Elisabeth’s recent post, posing the question of whether women are precluded from holding the priesthood by policy or doctrine, particularly interested me. Last month I finished a personal essay on women in the church today for the upcoming summer issue of Dialogue and in tribute to the 3 so-called “pink issues” Dialogue has published. It’s in the can and after it is published, I will welcome your comments. Now I would like to follow Elisabeth’s lead and invite a discussion corollary to her great question and relating to some of my essay.
Regardless of the source of Mormon patriarchy, we, male and female, must find a way to love and serve all of our brothers and sisters, both to aid them and to purify our souls. Our understanding of priesthood is key to reaching the mark. To the extent the male priesthood results in any feelings of superiority in men and inferiority in women or disregard for the righteous needs and desires of women, it is less than it can and should be. I would suggest a pressing question is “Are we collectively capable of surmounting male pride and abuse of power, as well as female pride, jealousy and pain as a result of that abuse, under the current system?” You might enjoy Tania Rand Lyon’s essay “How My Mission Saved My Membership” in Dialogue V36, No. 3, Fall 2003, for one woman’s thoughtful experience with this issue.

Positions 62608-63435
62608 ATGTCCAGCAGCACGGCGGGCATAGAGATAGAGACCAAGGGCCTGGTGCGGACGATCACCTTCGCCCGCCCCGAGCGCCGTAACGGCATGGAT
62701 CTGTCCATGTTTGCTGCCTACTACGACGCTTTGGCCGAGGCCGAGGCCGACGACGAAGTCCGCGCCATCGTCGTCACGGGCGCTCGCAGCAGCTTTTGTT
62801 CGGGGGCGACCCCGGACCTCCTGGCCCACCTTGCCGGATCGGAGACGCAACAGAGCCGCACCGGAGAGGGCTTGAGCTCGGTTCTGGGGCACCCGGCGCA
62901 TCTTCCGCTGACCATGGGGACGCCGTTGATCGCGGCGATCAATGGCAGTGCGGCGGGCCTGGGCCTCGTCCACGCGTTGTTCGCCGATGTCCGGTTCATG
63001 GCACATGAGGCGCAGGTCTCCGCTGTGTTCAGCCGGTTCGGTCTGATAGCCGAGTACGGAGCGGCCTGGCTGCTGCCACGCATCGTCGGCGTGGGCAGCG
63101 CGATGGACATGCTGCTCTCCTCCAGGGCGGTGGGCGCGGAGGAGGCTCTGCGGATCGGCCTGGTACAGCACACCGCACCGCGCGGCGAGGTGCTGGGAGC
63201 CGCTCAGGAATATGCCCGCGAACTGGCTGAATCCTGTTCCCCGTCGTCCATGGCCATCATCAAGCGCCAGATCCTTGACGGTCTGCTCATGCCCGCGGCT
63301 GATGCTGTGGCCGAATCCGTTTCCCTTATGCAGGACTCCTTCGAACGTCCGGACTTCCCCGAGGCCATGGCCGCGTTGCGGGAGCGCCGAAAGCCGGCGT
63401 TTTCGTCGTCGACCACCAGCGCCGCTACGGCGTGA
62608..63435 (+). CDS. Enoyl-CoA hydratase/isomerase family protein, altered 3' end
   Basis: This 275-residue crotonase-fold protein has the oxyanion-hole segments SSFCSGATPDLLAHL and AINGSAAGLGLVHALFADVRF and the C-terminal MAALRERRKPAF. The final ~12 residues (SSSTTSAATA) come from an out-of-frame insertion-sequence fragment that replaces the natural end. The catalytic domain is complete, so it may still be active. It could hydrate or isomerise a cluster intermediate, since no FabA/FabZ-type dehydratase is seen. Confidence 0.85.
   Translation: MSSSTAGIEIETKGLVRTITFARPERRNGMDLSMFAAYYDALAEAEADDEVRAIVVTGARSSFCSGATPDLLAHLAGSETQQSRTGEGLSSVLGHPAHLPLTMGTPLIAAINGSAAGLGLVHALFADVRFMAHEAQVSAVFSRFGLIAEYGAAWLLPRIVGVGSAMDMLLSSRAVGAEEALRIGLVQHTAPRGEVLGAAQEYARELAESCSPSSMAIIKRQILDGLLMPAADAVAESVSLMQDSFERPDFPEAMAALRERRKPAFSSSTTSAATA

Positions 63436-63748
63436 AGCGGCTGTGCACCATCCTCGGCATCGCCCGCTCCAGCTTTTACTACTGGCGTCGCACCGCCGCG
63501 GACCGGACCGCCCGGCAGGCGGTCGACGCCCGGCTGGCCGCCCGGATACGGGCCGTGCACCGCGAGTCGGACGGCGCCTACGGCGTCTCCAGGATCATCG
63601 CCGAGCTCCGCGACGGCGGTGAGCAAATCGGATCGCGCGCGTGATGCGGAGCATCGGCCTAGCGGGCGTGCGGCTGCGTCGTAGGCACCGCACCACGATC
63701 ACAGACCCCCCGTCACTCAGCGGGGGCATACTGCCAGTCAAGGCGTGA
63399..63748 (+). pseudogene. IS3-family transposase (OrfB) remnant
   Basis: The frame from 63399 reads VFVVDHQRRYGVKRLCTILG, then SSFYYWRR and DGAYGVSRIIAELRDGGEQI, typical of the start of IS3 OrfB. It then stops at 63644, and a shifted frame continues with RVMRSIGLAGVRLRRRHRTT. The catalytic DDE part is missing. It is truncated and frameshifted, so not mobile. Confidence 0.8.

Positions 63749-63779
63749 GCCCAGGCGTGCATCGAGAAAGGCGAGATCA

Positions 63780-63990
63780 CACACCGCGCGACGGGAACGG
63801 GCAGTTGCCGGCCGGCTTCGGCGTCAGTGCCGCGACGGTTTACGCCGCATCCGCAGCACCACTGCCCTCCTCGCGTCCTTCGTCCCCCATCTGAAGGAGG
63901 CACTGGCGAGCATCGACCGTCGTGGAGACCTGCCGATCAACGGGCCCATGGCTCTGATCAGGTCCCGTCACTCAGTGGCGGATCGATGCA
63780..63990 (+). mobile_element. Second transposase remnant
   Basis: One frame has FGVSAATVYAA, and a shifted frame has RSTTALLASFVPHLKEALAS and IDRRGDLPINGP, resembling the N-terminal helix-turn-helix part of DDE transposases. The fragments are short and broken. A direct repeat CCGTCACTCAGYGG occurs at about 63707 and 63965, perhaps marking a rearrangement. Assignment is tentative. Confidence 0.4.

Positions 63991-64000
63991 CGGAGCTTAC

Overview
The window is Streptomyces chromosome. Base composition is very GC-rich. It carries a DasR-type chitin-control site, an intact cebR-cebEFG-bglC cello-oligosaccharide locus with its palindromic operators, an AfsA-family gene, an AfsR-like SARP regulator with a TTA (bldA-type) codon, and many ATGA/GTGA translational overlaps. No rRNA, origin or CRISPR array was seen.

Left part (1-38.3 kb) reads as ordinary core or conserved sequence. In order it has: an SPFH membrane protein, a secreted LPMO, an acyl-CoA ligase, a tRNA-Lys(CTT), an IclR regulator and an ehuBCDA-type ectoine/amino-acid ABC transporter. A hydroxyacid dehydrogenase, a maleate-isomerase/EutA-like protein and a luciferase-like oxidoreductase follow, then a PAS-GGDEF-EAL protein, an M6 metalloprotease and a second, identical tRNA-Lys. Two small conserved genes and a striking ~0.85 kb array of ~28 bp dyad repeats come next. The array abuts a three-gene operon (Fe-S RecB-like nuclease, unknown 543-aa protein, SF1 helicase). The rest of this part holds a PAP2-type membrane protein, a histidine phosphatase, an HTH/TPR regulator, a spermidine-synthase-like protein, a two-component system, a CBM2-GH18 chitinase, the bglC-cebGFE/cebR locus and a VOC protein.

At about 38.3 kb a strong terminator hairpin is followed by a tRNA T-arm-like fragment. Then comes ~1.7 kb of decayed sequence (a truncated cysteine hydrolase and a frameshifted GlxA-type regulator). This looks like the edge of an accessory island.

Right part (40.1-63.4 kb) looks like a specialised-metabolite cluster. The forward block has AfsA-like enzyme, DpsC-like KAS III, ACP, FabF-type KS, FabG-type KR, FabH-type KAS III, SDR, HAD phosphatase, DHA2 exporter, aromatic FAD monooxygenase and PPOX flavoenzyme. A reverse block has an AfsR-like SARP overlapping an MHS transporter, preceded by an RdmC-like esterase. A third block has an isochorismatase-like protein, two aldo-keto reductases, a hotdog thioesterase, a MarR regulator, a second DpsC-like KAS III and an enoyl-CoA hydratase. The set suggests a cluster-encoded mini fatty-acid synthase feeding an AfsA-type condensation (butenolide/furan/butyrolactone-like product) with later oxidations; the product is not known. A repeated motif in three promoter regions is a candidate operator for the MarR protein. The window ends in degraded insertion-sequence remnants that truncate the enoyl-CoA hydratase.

Many of my friends have left the church because they did not believe they or their wives and daughters were either considered appropriately in church decision making or given opportunities to use their talents within their religious community. The Relief Society manual, the podium and the Ensign are just some of the predominately male aspects of our culture; women sometimes find it hard to identify at church. Even the most painful women’s issues seem ignored. For example, here in Seattle, the recent sex abuse verdict against the church was big news. Though, as an attorney, I realized the church would have to craft a statement to members very carefully, I did expect a statement of reassurance from the pulpit. Something along the lines of “We cannot discuss an ongoing appeal but we want you all to be assured bishops and stake presidents have been trained to take accusations of sex abuse very seriously and to obey the law which calls for the protection of victims.” Nope, silence. Corporate fears seem to have trumped the fears of the abused debating whether to seek church help. In the process, some may see the continuation of old and discredited practices which protected priesthood holders at the expense of their victims. Marginalized by men in instances as important as this, as small as what size refrigerators will be available in ward kitchens (a surprisingly hot button issue in large geographical wards), or as common as the absence of female voices in meetings and teaching materials, we pray sisters do not feel less important to God. Too often simply telling women they are loved and valued rings empty and they struggle for a personal spiritual confirmation of their value to the ultimate patriarch, Heavenly Father.
So I ask you: are we capable of creating a truly inclusive and loving community within a patriarchal structure and, if so, what would that community look like? Can we make women more visible, learn their concerns and better use their talents short of extending the priesthood to them? What presently priesthood functions might be shared to the benefit of all?